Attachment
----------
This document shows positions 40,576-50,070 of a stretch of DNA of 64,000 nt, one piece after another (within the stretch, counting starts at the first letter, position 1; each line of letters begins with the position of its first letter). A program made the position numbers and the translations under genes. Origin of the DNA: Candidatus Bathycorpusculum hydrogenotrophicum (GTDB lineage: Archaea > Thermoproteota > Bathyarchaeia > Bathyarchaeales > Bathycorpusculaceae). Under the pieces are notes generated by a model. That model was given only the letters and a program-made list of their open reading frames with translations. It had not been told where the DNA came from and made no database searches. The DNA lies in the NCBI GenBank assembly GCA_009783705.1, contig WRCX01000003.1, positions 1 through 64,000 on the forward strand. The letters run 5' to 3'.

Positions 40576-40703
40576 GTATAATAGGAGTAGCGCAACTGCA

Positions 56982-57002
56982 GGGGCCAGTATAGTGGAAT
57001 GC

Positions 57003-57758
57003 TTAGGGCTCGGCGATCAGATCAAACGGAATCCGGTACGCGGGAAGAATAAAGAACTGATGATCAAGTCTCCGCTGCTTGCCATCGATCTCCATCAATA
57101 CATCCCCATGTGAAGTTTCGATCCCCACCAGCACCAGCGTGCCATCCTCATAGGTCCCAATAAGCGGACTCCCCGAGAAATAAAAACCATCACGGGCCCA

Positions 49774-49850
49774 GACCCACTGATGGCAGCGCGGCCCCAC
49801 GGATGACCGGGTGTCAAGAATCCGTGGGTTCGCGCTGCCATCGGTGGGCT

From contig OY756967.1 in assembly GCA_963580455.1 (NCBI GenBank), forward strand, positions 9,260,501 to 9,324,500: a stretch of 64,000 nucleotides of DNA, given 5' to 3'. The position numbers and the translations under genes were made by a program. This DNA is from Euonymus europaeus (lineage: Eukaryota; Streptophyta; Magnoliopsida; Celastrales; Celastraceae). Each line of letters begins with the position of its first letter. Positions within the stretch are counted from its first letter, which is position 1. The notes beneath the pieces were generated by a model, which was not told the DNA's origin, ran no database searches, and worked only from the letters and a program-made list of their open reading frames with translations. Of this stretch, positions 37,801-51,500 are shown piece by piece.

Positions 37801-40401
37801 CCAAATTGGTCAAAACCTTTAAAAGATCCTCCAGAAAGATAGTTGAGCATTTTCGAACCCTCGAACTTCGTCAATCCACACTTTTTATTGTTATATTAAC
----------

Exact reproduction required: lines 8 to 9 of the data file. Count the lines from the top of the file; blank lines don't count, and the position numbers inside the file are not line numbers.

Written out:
57003 TTAGGGCTCGGCGATCAGATCAAACGGAATCCGGTACGCGGGAAGAATAAAGAACTGATGATCAAGTCTCCGCTGCTTGCCATCGATCTCCATCAATA
57101 CATCCCCATGTGAAGTTTCGATCCCCACCAGCACCAGCGTGCCATCCTCATAGGTCCCAATAAGCGGACTCCCCGAGAAATAAAAACCATCACGGGCCCA